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'Green energy is surprisingly unpopular' blog discussion

edited 30 November -1 at 1:00AM in Martin's Blogs & Appearances & MoneySavingExpert in the News
12 replies 2.8K views
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  • Customers on other tariffs are already paying handsomely subsidising home-owners [STRIKE]giving[/STRIKE]selling back to the grid, subsidising landlords for insulation and new boilers, subsidising home-owners for the same, subsidising pre-payment meters, etcetera.

    And those already in green homes or who use a minimum have been savaged by the Ofgem reforms through forced reintroduction of standing charges - they have faced seventy to ninety percent increases in prices for a couple of cycles and are now faced with almost no choice.
  • jamesdjamesd Forumite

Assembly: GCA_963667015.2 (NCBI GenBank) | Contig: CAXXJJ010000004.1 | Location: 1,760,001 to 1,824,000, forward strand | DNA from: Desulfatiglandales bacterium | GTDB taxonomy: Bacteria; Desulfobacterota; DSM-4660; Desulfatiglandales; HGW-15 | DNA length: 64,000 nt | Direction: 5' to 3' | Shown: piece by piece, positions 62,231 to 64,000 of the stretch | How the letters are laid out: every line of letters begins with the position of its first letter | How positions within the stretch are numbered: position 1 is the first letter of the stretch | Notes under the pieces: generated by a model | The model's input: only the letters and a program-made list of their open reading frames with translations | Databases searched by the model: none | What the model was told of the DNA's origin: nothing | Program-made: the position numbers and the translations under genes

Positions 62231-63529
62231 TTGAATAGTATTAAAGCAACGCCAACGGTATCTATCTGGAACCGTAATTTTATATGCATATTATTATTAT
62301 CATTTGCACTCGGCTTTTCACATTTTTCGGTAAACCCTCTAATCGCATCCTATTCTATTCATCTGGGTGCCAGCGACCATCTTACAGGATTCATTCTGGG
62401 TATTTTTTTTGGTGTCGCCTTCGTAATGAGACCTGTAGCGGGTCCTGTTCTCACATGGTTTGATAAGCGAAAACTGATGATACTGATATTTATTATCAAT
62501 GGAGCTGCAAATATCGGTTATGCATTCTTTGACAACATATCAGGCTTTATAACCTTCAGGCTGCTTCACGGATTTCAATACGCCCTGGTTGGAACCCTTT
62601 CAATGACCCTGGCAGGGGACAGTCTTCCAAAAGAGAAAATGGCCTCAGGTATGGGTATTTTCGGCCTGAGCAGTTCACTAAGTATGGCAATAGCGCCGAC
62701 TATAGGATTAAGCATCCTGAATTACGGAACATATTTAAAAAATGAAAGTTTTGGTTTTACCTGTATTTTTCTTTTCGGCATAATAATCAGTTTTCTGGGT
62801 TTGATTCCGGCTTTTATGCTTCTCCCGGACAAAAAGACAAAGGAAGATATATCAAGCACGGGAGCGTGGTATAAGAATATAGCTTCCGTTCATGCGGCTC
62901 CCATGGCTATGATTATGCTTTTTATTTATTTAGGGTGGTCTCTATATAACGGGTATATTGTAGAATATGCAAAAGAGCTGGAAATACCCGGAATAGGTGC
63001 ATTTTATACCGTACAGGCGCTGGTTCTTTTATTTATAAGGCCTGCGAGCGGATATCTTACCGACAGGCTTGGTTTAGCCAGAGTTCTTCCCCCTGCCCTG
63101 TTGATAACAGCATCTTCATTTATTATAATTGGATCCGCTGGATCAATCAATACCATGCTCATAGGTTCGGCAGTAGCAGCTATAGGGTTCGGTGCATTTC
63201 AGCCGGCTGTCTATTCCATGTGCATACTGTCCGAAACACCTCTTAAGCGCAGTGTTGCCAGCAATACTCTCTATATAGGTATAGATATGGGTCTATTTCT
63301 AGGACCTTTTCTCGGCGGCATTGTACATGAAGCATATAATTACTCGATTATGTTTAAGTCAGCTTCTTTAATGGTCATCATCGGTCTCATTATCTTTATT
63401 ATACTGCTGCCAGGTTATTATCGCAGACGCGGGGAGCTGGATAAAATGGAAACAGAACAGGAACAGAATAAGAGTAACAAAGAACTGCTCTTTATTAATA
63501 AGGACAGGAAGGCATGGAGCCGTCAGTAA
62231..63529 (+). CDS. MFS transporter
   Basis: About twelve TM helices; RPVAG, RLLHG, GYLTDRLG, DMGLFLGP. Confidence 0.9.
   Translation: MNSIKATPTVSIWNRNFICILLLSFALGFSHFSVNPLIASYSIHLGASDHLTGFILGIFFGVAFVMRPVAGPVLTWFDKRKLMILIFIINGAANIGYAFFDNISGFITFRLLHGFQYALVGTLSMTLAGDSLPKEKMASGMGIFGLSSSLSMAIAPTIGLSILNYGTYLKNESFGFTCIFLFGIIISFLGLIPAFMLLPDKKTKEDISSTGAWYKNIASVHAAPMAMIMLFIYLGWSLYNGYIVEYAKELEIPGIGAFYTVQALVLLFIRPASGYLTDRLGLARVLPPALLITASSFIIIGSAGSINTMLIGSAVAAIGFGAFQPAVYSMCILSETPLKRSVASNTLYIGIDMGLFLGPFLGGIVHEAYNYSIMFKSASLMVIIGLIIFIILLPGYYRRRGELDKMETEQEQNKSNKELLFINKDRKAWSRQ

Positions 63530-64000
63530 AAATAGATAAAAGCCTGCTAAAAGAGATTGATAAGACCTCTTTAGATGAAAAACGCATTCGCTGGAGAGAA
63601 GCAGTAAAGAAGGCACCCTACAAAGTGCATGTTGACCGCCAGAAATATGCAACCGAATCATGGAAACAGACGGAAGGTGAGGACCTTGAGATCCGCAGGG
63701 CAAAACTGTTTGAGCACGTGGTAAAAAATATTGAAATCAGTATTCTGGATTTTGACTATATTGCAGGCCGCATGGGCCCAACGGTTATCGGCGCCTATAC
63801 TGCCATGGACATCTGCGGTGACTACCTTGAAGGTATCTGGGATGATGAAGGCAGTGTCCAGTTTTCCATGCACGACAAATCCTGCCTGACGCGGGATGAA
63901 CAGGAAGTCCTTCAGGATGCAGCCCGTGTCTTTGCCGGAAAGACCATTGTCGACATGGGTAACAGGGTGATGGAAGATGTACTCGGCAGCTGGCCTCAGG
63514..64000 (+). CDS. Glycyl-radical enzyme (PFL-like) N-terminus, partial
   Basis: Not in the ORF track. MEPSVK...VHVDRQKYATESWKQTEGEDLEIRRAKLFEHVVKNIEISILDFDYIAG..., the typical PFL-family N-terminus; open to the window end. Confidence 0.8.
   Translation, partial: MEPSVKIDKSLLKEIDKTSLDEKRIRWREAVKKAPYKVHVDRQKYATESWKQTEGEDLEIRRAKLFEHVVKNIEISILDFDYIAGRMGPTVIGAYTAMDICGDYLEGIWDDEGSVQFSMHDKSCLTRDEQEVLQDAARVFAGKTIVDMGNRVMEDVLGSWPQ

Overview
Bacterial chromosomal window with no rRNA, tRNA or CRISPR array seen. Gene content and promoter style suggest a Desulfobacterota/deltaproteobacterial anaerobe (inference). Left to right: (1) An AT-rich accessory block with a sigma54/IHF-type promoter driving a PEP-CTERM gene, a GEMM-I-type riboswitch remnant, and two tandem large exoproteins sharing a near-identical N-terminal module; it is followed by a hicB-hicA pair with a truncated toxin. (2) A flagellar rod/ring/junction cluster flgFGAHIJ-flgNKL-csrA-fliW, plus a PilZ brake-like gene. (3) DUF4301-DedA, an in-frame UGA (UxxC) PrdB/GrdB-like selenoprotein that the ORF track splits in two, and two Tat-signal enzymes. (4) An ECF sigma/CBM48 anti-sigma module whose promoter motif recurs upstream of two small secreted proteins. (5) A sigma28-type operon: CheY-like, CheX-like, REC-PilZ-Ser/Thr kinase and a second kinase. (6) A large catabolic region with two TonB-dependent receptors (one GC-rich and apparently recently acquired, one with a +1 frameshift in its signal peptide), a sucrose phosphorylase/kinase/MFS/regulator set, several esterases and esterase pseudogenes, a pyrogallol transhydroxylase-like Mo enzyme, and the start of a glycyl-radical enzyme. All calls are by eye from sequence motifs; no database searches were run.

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    Part of the Furniture 10,000 Posts Name Dropper
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    Moneyer wrote: »
    I take your point, but electricity in the grid is "fungible": energy goes in, energy comes out, but it doesn't really make scientific sense to talk about which energy comes out where.
    Not so much so for the reactive power portion I think (for others, this bit is used for things like starting motors) but National Grid does seem to think that transmisson line capacity into and out of regions is not unlimited. Since the point really is that you don't get green just becuase you pay for green it's probably not worth getting into the physics of transmission lines and the more national cloud-like aspects of the supply. It is an intersting subject, though, as are things like the NE US failure some years back.
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